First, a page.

Espionage, cover-ups, assassination, and clandestine activities; political dramas have always fascinated audiences. Whether they are slow-burns (e.g. “Tinker, Tailor, Soldier, Spy” or “The Lives of Others”) or heart-stopping narratives (e.g. “Enemy of the State” or “Munich”), political thrillers artfully capture moments in our sociocultural/political history. With their heyday in the 1970s and a resurgence in the 1990s, these films offer intriguing storylines, action, drama and great acting performances to boot.
Here, we offer a list of some of the best political thrillers. There are so many admirable choices to make, and these films deserve an Honorable Mention: “Enemy of the State,” “In the Line of Fire,” “Argo,” “The Lives of Others,” “The Hunt for Red October” and “JFK.”
Check out the list down below:
“Mr. Smith Goes to Washington” (1939)
dir: Frank Capra
Although not what first comes to mind when you hear the term “thriller,” this Frank Capra film put a spotlight on our inherently flawed political system. Inspirational at its core, this impactful film leaves viewers on the edge of their seat rooting for the underdog. And it doesn’t hurt that James Stewart offers up one of the best film performances ever.
“Zero Dark Thirty” (2012)
dir. Kathryn Bigelow
Based on the hunt for an ultimate assassination of Osama bin Laden, this controversial film was nominated for Best Picture. Directed by Kathryn Bigelow, the CIA-based thriller elevated some powerful performances, especially from Jessica Chastain, which garnered her a second consecutive Oscar nomination.
“Tinker Tailor Soldier Spy” (2011)
dir. Tomas Alfredson
Featuring an all-star cast, this film set in the height of the Cold War, tells the story of an espionage veteran uncovering a Soviet Agent within MI6. Starring Gary Oldman, Colin Firth, Tom Hardy, Benedict Cumberbatch, Toby Jones, John Hurt, and Mark Strong, “Tinker Taylor Soldier Spy” is full of tension, a complex plot, fascinating characters and strong performances from its ensemble cast.
Following the fictional assassination of a Greek politician, this controversial film is filled with satire and suspense and commentary on Greek governance. As impactful as it is artful, “Z” is full of rabbit holes and keeps audiences enthralled from beginning to end.
“Three Days of the Condor” (1975)
dir. Sydney Pollack
“Three Days of the Condor” is considered a true classic amongst political thrillers. A CIA analyst finds himself on the run after everyone in his office is assassinated. With a star-studded cast (Robert Redford, Faye Dunaway, Cliff Robertson, and Max von Sydow), this fun watch is full of paranoia, thrills and superb action.
dir. Steven Spielberg
This Steven Spielberg film is based on the true story of the aftermath of the 1972 assassination of the Israeli Olympic team. The selection offers some great performances from Eric Bana, Daniel Craig, Ciarán Hinds, and Marie-Josée Croze, among others. At its time-ticking core, “Munich” urges audiences to tackle questions of morality, justice, and vengeance.
“The Ides of March” (2011)
dir. George Clooney
This is one of the few great political thrillers that focus on the election and not circumstances that occur once the position of power is decided. “The Ides of March,” tells the story of an idealistic staffer for a presidential candidate who gets a crash course on dirty politics while on the campaign trail. Directed by George Clooney and starring Ryan Gosling, Clooney, Paul Giamatti, Evan Rachel Wood, Philip Seymour Hoffman, Jeffrey Wright, and Marisa Tomei, “The Ides of March generates great intrigue for our political system and was nominated for Best Writing, Adapted Screenplay in 2012.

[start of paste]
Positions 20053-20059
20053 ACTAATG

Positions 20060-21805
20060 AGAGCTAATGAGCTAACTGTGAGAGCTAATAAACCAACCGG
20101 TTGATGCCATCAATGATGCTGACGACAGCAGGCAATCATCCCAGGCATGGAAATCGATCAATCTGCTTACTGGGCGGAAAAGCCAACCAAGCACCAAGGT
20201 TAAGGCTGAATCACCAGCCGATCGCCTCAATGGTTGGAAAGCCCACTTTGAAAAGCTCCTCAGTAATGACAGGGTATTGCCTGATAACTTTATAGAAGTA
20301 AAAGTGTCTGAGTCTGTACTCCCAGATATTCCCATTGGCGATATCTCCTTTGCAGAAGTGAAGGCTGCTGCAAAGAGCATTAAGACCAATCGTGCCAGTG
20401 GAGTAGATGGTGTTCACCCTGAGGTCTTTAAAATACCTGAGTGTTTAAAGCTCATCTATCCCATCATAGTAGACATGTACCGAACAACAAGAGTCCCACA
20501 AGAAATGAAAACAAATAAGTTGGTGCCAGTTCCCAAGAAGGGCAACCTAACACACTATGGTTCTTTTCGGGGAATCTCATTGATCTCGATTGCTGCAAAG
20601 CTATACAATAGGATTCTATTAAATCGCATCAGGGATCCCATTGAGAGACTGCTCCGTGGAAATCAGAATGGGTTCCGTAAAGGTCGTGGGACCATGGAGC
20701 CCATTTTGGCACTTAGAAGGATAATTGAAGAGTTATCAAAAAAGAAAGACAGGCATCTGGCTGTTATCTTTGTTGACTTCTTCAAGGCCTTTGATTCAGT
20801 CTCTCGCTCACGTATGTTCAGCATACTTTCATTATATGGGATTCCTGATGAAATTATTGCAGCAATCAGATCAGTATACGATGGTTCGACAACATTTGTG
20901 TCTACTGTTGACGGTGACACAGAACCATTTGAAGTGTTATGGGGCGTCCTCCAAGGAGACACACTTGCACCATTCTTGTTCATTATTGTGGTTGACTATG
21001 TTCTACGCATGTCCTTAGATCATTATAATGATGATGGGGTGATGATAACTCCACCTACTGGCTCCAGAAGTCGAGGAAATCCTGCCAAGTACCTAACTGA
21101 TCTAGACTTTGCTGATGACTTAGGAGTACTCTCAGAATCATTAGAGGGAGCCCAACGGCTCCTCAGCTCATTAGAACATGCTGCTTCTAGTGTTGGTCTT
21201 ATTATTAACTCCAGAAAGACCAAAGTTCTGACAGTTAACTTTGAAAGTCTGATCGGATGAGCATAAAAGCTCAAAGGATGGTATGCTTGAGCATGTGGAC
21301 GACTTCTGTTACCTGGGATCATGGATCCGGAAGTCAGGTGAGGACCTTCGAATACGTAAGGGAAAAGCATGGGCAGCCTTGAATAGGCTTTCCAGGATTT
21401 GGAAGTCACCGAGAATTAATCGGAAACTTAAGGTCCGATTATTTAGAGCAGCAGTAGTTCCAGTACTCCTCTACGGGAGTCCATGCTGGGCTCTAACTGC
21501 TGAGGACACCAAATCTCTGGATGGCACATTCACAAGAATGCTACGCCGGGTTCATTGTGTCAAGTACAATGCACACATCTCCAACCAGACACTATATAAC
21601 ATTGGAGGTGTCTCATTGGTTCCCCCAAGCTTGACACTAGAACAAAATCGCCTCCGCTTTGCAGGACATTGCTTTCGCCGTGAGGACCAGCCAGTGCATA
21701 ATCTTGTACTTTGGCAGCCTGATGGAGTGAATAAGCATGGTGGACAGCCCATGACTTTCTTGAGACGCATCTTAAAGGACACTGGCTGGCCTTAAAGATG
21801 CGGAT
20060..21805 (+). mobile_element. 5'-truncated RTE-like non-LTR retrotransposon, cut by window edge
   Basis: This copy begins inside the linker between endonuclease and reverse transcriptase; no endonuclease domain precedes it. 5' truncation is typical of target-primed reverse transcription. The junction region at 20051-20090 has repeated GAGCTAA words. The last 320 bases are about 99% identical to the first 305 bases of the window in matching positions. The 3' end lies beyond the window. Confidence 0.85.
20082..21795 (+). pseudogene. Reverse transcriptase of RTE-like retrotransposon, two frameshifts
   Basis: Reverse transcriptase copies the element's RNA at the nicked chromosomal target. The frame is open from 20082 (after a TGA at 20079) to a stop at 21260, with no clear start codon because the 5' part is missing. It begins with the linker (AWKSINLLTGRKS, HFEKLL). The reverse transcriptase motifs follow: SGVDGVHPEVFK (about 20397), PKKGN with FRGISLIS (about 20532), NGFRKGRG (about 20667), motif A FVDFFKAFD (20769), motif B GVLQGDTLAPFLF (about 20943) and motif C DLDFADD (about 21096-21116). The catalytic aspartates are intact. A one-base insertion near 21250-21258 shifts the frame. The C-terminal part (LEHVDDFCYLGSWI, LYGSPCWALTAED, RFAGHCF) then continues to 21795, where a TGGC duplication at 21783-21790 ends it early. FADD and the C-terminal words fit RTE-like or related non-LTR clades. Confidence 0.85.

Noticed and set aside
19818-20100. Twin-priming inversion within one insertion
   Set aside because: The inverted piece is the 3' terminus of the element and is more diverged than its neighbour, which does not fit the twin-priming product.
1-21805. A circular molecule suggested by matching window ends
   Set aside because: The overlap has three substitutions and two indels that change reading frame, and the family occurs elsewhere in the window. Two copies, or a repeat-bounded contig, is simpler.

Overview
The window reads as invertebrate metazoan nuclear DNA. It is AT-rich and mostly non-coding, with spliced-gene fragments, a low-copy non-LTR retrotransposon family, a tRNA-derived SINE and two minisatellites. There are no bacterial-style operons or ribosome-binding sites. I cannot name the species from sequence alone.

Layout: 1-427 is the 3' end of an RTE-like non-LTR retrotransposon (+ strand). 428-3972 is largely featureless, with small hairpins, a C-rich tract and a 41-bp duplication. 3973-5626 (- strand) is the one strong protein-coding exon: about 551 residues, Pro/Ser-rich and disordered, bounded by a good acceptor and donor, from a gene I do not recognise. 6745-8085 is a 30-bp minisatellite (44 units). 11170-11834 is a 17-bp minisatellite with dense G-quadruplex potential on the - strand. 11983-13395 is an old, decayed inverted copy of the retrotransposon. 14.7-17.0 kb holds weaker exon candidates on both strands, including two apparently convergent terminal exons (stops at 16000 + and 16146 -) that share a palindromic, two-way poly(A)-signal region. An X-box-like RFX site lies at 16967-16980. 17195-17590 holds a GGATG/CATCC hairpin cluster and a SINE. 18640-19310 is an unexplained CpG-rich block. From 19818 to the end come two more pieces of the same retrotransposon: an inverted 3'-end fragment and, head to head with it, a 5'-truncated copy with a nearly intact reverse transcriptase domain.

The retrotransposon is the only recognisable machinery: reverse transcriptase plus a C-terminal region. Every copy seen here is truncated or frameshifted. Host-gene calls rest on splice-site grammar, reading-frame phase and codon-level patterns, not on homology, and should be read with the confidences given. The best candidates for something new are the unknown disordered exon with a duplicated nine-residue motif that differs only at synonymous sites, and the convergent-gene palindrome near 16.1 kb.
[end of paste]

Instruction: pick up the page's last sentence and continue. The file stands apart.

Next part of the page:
“The Manchurian Candidate” (1962)
dir. John Frankenheimer
Another entry considered a true classic, this Frank Sinatra vehicle tells the story of a former prisoner of war who is brainwashed into an unwitting assassin for a Communist conspiracy. Also starring Janet Leigh, Angela Lansbury and Laurence Harvey, set in the Cold War era (fodder for political thrillers) “The Manchurian Candidate” is so quintessential that even its title is now part of the political lexicon. Ahead of its time and still relevant today, its a film that makes audiences question the desperate bipartisanship found in today’s political climate.
“The Post” (2017)
dir. Steven Spielberg
Another Steven Spielberg Best Picture Oscar nominee, “The Post” tackles the cover-up that spanned four U.S. Presidents and the battle between freedom of the press and the government. With stellar performances from yet another Oscar nominated role for Meryl Streep, Tom Hanks, Sarah Paulson, Bob Odenkirk, and Matthew Rhys just to name a few, “The Post” reflects on the social consciousness on one of the most divisive issues of contemporary politics, reminiscent of our final selection.
“All the President’s Men” (1976)
dir. Alan J. Pakula
Arguably the unassailable political thriller, this true story portrays the journalistic quest for freedom of the press against the limits and reach of the executive powers. Following the Washington Post writers, Woodward and Bernstein, “All the President’s Men” uncover the Watergate scandal that ended in Nixon’s resignation and garnered four Oscars. And it has spectacular turns from Dustin Hoffman and Robert Redford to boot.